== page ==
“He’s always very confident with this team,” Tim Howard said of Altidore. “He’s a big player for us. We’ve always said we have to ride him to get us to goals. He’s been good and he’s been sharp in training.
“You guys keep writing (Altidore is struggling) but last summer he was fantastic and he hadn’t scored in like four years or something. He’ll be fine.”
How the back line will continue to take shape is also something that will hold plenty of intrigue. Geoff Cameron appears likely to earn a start as a centerback given Omar Gonzalez’s recent struggles with the U.S., and the versatile Cameron will likely need to deliver a solid outing against some light opposition in order for Klinsmann to continue the experiment of having him back in central defense.
Other positions that still seem up for grabs are the wide midfield and outside back spots. Fabian Johnson, DaMarcus Beasley, Graham Zusi and Alejandro Bedoya appear to be the favorites for those spots, but Timmy Chandler and DeAndre Yedlin could also help their causes with strong showings. Klinsmann anticipates giving the majority of his players a chance to prove their worth on Tuesday night, so there should be ample opportunity for cases to be made.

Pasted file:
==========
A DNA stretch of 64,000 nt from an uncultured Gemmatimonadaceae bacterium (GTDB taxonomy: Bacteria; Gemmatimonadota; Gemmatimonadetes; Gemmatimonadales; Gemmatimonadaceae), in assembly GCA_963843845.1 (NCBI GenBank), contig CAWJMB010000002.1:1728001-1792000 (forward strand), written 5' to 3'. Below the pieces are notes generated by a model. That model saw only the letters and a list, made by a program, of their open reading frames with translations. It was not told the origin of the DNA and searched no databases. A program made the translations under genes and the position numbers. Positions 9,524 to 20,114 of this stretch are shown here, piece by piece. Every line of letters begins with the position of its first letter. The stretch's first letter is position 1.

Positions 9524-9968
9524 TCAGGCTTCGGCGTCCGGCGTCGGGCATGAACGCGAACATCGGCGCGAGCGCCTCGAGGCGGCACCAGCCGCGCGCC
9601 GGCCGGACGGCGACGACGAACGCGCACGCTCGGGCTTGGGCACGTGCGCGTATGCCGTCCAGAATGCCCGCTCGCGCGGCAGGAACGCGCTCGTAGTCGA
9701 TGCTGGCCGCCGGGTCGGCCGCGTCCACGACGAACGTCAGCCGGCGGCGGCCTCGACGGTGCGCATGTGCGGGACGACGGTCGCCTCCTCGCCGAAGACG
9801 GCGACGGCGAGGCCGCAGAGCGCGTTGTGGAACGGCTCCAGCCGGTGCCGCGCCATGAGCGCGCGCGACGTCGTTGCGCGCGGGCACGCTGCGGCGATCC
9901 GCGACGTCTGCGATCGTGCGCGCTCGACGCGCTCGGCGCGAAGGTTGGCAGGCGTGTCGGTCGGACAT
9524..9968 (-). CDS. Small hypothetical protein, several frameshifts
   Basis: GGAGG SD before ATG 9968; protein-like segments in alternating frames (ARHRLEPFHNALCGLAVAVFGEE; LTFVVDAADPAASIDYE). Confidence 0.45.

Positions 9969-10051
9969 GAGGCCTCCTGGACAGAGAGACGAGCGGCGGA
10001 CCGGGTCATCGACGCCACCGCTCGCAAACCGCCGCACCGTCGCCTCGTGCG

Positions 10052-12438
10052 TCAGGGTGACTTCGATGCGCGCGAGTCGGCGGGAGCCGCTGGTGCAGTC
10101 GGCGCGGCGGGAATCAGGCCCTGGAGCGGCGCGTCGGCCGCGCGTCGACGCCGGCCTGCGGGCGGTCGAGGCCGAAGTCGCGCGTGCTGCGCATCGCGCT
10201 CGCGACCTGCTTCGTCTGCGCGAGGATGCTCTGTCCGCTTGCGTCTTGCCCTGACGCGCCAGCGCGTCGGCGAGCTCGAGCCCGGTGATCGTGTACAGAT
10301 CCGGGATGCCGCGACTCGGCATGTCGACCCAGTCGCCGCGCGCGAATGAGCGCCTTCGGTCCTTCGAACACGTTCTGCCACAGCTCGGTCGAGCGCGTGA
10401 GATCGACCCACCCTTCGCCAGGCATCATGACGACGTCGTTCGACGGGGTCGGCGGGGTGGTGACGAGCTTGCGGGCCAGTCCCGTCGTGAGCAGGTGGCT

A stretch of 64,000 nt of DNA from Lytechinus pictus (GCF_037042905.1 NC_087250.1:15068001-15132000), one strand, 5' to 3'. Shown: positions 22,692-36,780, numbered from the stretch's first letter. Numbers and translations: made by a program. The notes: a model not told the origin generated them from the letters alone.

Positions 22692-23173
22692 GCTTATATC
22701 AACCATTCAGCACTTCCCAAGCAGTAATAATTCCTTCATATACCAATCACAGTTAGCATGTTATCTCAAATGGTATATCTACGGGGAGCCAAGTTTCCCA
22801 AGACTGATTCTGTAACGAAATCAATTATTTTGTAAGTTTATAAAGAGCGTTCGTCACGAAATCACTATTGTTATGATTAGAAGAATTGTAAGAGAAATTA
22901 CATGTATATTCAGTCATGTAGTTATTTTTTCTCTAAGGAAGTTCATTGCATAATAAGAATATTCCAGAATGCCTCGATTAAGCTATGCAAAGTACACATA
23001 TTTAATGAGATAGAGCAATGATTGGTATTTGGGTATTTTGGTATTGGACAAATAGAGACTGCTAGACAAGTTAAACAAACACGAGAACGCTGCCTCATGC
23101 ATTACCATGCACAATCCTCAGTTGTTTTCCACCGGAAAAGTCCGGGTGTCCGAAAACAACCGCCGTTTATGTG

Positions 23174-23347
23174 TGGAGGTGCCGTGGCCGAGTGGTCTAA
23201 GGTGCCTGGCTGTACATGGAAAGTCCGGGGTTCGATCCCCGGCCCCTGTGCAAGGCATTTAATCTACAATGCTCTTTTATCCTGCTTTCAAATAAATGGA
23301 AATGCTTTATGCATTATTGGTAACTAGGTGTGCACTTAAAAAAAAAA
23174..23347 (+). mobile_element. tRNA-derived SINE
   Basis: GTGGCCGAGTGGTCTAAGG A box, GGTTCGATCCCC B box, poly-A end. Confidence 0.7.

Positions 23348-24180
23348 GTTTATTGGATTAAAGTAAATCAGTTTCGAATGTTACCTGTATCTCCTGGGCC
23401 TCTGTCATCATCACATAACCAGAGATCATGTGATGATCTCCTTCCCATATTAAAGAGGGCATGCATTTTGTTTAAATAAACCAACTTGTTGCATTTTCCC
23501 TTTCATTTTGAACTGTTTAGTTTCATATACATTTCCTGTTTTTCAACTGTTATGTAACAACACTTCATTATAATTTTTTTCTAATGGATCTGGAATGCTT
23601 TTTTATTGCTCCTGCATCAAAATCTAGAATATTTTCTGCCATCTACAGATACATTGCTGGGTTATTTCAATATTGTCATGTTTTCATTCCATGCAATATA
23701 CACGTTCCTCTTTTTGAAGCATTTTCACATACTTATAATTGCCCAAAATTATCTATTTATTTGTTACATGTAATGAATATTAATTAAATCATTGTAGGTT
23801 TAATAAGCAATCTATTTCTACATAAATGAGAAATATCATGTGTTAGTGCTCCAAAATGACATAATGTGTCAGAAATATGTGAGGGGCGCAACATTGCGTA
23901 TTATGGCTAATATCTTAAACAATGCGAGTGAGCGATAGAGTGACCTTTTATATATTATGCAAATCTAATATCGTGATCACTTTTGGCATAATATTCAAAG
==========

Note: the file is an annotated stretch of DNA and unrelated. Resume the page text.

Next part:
“Hopefully, once we’re in Brazil and we have the first game kind of we have that back line doing well and being consistent and not changing too many things around because you don’t want to do that with a back four line,” said Klinsmann. “… There’s races for those spots, and we want to give them exposure, want to give them time. We’ll definitely make some changes to give them a chance, to prove a point, but actually with all of them being in here at the training sessions and also the scrimmages we’ve done, we are actually very positive on this whole process. It looks good. Hopefully we can confirm that [Tuesday] night.”
“I feel like we’ll be ready,” Howard said of the U.S. defense. “Last World Cup, I remember we were talking about the same things at Princeton with (Oguchi Onyewu) not being fit, but we came together and played pretty well. At the end of it, it’ll be a month, month-and-a-half. We’ll be fine.”